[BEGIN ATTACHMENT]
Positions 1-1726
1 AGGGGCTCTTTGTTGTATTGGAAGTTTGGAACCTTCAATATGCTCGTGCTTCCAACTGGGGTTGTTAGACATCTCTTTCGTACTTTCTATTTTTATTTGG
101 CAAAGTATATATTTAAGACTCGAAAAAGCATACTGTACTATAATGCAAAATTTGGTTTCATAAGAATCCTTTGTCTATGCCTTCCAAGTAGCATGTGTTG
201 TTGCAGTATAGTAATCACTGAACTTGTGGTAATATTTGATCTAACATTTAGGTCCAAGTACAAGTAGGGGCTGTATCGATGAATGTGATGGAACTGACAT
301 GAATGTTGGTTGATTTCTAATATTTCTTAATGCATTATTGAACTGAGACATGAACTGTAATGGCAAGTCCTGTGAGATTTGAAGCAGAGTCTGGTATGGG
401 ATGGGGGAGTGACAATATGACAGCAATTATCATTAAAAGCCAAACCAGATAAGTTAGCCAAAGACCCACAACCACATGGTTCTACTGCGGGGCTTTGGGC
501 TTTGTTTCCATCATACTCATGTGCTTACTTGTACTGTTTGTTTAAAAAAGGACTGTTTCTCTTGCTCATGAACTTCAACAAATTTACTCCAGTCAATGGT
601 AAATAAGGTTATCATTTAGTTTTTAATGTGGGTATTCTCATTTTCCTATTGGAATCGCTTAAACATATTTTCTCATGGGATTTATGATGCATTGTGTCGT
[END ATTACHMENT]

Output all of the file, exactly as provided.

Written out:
Positions 1-1726
1 AGGGGCTCTTTGTTGTATTGGAAGTTTGGAACCTTCAATATGCTCGTGCTTCCAACTGGGGTTGTTAGACATCTCTTTCGTACTTTCTATTTTTATTTGG
101 CAAAGTATATATTTAAGACTCGAAAAAGCATACTGTACTATAATGCAAAATTTGGTTTCATAAGAATCCTTTGTCTATGCCTTCCAAGTAGCATGTGTTG
201 TTGCAGTATAGTAATCACTGAACTTGTGGTAATATTTGATCTAACATTTAGGTCCAAGTACAAGTAGGGGCTGTATCGATGAATGTGATGGAACTGACAT
301 GAATGTTGGTTGATTTCTAATATTTCTTAATGCATTATTGAACTGAGACATGAACTGTAATGGCAAGTCCTGTGAGATTTGAAGCAGAGTCTGGTATGGG
401 ATGGGGGAGTGACAATATGACAGCAATTATCATTAAAAGCCAAACCAGATAAGTTAGCCAAAGACCCACAACCACATGGTTCTACTGCGGGGCTTTGGGC
501 TTTGTTTCCATCATACTCATGTGCTTACTTGTACTGTTTGTTTAAAAAAGGACTGTTTCTCTTGCTCATGAACTTCAACAAATTTACTCCAGTCAATGGT
601 AAATAAGGTTATCATTTAGTTTTTAATGTGGGTATTCTCATTTTCCTATTGGAATCGCTTAAACATATTTTCTCATGGGATTTATGATGCATTGTGTCGT